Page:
Officials with the City of Aberdeen are in an interesting predicament.

In mid-June, the city council voted to spend $1.2 million for a 13 acres of land along West Bel Air Avenue known as the Mitchell Estate. The hope was that the land would be home for an urban park as well as a future Aberdeen Activity Center


The activity center would be paid for by Harford County government.

“This project will provide a multi-purpose center to serve leisure needs for all ages in the Aberdeen community,” according to the county's capital budget for FY2020. It would be designed similar to those in Bel Air, Havre de Grace and Fallston to be used by the county’s Office of Aging and the Department of Parks and Recreation.

The problem is the city lacks a commitment from county government, particularly the administration, that said funding will come to fruition in the near future regardless of whether Aberdeen goes through with the Mitchell property purchase.

According to county budget documents, $500,000 is budgeted in FY2021 for engineering and design, with $8 million in FY2022 for construction and $500,000 in FY2023 for equipment and furniture.

Of course, that money has been on the books for a while — design funding for the project has been in the county budget since FY2009, to be spent in FY2015. In the FY2010 budget it was pushed to FY2016, and in FY2014 it was pushed to FY2019.

Mayor Patrick McGrady recently met with Harford County Council President Patrick Vincenti and Councilmen Andre Johnson and Robert Wagner to solicit support for the activity center, which he received. He is hoping to set up a meeting with County Executive Barry Glassman in the near future.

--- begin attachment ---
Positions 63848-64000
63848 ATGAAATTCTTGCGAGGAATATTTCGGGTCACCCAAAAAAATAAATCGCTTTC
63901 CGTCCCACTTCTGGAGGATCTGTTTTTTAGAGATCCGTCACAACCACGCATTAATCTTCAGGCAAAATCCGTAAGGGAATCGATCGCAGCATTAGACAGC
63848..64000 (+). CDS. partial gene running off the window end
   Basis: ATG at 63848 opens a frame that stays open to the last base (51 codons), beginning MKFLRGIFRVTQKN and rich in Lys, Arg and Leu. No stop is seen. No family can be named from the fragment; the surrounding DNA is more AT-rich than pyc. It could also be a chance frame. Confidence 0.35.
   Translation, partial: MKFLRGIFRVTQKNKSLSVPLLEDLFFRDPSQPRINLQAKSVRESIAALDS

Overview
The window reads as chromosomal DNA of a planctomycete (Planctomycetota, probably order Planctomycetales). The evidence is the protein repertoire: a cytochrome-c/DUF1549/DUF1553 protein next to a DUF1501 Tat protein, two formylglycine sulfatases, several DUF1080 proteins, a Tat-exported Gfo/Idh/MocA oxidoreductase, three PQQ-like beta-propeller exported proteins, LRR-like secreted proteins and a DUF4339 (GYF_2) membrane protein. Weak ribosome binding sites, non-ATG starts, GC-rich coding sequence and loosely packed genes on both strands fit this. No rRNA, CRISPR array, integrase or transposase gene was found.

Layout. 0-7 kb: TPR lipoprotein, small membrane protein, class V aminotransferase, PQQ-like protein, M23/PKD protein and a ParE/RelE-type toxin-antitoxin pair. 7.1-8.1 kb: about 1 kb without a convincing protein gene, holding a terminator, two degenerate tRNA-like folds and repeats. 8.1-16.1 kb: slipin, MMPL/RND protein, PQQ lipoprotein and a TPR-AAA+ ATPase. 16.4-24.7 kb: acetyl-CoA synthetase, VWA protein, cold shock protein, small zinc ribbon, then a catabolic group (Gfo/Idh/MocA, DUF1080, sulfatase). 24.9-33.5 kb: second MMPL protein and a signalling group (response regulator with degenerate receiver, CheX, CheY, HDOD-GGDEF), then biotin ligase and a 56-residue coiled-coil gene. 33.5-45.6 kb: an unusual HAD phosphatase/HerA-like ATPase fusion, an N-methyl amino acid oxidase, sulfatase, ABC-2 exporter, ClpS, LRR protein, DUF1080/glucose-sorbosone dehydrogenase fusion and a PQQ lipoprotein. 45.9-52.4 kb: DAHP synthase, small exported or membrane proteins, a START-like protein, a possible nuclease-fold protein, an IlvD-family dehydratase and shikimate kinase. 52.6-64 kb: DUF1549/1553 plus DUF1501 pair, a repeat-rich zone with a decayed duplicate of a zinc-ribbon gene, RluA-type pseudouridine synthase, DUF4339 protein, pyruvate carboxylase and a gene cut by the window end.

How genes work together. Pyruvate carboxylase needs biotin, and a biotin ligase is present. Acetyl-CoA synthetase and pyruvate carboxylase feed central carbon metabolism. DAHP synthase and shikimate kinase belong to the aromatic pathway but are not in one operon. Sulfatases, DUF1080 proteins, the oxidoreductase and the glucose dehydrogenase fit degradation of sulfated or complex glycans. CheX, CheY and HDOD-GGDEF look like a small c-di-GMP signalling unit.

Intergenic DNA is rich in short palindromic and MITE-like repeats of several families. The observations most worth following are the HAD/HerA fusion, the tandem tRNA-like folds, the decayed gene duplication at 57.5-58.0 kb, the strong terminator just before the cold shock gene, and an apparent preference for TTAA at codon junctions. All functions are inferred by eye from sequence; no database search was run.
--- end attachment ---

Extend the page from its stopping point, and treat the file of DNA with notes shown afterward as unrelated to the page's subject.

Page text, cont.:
Vincenti agreed the project is "long overdue" for Harford's largest municipality, and the three county councilman issued vocal support.

The Glassman administration offered no commitments, however. “The county executive is not making a commitment beyond this fiscal year,” spokeswoman Cynthia Mumby told us. “It’s in the Capital Improvement Plan, but he can’t make a guarantee.”

But the clock is ticking for Aberdeen. From the time of its vote June 17, the city has 90 days to complete a feasibility study on the site and could back out if it determines the site won't work.

Understandably, city officials would like some assurances that after spending the money to acquire the land, the county will follow through with funding needed to develop it into an asset for the city.

McGrady has pushed the city council to make clear the project is a priority for the Aberdeen. "Because if we don’t push this, it’s possible, I would argue likely, it gets pushed another 10 years. We have to stay on top of this so the county funds it in the next budget cycle," he told members of the council at their most recent meeting July 22.

We think this is valuable project for the youth of Aberdeen and would like to see more of a commitment from the administration, however, we understand his reluctance. Like McGrady, we would encourage not just the city’s elected officials, but also residents who would benefit from the activity center, to write county officials and tell them why this is an important investment.